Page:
Thursday, October 20, 2011
A Visit to Our Orthopedic Surgery Centre
Our orthopods have done a marvelous job of marketing the total joint arthroplasty as the be all and end all of orthopedic care. While all kinds of surgical procedures and for that matter medical treatments and diagnostic procedures have wait lists in Canada they have managed to convince governments that their procedures merited special attention. I am not crapping on the total joints, if I need one, I sure hope I get one in a timely fashion and as an anaesthesiologist I love what is for the most part good mindless work. I just am curious about the attention paid to something which is really only a part of the care for osteoarthritis.
This post was inspired by my visit to the new Orthopedic Surgery Centre which is separate from the adjacent Big Downtown Hospital (BDH) but tethered to it by a walkway. The idea was that all our region's total joints would be done Monday thru Friday, uninterrupted by emergencies, no infectious patients to spread their germs and no internal medicine patients spilling over onto surgical beds. Our hospital has so far managed to hang on to its share of total joints and so I decided to see what the competition was.
I arranged to be met in the spacious foyer at 0800. As usual I arrived early. You would have no idea you are in a hospital, there are laminate floors and oddly retro furniture to sit in. (The other reason you don't think you are in a hospital is that there are no smokers clustered around the door holding their IV poles. )
Upstairs to the ORs where the head nurse took me there was spacious receiving area and recovery room as a single large space. The OR's were large and had modern equipment. Because it was designed by surgeons, there were no induction or block rooms, so the surgeons won't have worry about pesky block happy anaesthesiologists slowing their room. There are 4 rooms with only 3 open .
Upstairs there were more laminate floors and the rooms which I got to look at from the door way were large and had comfortable furniture for the visitors. I can't help but wonder what that laminate flooring is going to look like after a year of stretchers, walkers and general foot traffic.
Of course ASA 3 and 4 patients and the revision horrendomas will still be done in the main hospital to which the OSC is tethered. I can't think of the last total joint I saw who wasn't ASA 3 but maybe that's because they are all being done elsewhere. Another example of cream-skimming but at least in the case the cream is staying in the public system. Also because they never bothered to ask urology, when the nurses can't catheterize the patient, they have to cancel the case.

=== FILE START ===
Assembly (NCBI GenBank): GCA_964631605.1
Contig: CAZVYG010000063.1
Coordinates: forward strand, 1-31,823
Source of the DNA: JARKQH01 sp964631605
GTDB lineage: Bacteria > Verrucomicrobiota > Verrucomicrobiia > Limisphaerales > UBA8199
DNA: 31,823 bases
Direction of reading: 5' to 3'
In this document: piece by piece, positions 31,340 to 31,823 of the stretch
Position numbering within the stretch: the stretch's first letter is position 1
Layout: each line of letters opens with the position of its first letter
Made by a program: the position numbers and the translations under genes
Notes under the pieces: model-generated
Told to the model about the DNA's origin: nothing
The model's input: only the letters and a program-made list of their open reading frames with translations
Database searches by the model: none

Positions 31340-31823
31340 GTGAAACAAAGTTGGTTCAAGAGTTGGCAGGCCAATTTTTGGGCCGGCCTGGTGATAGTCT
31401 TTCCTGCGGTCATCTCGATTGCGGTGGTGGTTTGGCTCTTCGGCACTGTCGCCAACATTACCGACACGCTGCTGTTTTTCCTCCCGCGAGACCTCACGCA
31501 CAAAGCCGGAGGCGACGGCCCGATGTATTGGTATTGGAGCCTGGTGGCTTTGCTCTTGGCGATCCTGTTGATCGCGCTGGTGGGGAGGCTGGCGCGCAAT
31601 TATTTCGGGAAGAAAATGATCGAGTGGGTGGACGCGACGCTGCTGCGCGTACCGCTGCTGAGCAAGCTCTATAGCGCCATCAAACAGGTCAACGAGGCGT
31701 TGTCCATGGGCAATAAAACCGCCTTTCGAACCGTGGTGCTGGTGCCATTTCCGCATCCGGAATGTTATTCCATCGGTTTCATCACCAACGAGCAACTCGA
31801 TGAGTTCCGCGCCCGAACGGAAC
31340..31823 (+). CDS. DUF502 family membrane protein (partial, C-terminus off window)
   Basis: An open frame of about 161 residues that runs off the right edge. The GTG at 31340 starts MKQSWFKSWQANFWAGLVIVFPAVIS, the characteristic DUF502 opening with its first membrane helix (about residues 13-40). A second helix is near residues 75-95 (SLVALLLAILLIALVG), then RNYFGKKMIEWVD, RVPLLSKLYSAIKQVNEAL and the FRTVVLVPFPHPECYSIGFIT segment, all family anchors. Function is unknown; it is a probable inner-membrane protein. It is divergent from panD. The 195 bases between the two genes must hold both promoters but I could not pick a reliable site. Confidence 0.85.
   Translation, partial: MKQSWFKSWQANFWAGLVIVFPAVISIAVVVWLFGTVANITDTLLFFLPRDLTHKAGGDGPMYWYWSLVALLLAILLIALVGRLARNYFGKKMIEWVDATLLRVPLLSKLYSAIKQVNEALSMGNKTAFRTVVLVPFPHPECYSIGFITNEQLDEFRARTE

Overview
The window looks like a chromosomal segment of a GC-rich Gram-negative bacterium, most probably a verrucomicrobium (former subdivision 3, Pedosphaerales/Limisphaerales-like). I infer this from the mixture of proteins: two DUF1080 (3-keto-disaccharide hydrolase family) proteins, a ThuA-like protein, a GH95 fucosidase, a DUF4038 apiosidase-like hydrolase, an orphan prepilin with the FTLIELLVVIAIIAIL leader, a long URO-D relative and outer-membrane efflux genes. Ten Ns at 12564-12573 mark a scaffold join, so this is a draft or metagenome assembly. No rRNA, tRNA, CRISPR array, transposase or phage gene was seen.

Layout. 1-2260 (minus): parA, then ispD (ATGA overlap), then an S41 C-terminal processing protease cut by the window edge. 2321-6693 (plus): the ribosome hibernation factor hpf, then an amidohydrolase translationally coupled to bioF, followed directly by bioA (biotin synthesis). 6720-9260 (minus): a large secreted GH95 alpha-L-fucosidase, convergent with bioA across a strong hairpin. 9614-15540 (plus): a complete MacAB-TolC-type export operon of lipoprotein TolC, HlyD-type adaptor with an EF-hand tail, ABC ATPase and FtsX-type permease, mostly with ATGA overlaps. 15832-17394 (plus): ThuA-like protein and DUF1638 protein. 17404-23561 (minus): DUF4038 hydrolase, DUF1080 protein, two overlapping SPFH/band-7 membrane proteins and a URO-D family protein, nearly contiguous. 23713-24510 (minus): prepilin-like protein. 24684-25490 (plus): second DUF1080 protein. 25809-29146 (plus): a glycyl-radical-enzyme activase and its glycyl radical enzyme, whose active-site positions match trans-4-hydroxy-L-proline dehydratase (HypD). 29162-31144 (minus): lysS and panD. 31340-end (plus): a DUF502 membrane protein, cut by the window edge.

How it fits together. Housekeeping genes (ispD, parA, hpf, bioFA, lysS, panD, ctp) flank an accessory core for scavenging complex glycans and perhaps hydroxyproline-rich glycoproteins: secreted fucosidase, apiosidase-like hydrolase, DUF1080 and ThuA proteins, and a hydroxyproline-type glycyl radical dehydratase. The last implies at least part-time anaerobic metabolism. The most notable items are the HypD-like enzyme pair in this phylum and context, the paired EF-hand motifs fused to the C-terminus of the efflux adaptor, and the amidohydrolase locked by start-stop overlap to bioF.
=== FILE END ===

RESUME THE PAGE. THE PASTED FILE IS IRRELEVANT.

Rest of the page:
The preassessment process is done on another site as are the follow-ups which makes no sense if you are going to build a completely new building but of course you have to remember it was designed by and for surgeons.
One thing I have learned by working in chronic pain and by having older parents is that total joints are great except when you are either too young to have one yet or too old and sick (although ortho keeps on pushing the envelope on old and sick). There is a tendency to just throw one's arms up in the air when you just can't fix things by sawing out bad bone and gluing in metal and plastic. Also with so much attention paid to two procedures, other less sexy orthopedic procedures are sure to languish.
The other thing I have learned as operating time for total joints has increased in the time I have practised is that as more time is freed up, the indications creep. I mentioned older and sicker patients above. At our site we do a lot of patients whose mobility is as restricted by their COPD or CHF as it is be their arthritic joint. At the other end of the spectrum we see people who really don't seem to that bothered by their arthritic hip. We are doing younger and younger patients now, which means the innevitable revision.
As a taxpayer, I can't help but wonder if we needed a new building to accomplish this improvement in total joint arthroplasty care. One of the three rooms at the new hospital does total joints that were formerly done at another hospital which means a room is now empty at that hospital. The other two come from the BDH which essentially means the closure of two rooms there. I suspect some administrator is already looking at the total joints done at our hospital and soon we may have some vacant OR time. I am only the Site Leader for anaesthesia, no need to let me in on this.
But what happens if other specialties demand their own separate hospital. Cardiac surgery already has their own. Why not a hospital for laparoscopic cholies, one for hernias etc the list could go on. Are we going to see the general hospital become a thing of the past, or a just a dumping ground for stuff that can't be safely outsourced to a fancy new building?